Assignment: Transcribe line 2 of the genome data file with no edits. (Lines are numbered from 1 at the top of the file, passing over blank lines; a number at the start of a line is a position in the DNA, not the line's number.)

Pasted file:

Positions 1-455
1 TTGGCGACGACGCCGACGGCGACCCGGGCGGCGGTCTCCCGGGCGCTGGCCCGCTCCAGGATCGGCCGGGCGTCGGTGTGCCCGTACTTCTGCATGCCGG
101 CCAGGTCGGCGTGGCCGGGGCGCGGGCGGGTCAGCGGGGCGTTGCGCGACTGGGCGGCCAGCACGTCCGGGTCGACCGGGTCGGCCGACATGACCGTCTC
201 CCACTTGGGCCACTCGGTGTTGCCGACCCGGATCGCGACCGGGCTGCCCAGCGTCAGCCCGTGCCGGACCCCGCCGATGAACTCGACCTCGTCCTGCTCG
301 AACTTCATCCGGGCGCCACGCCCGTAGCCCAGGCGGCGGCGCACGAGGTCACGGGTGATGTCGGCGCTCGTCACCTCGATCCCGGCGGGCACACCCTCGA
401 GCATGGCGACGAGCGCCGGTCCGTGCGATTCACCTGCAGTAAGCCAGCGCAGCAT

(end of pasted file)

1 TTGGCGACGACGCCGACGGCGACCCGGGCGGCGGTCTCCCGGGCGCTGGCCCGCTCCAGGATCGGCCGGGCGTCGGTGTGCCCGTACTTCTGCATGCCGG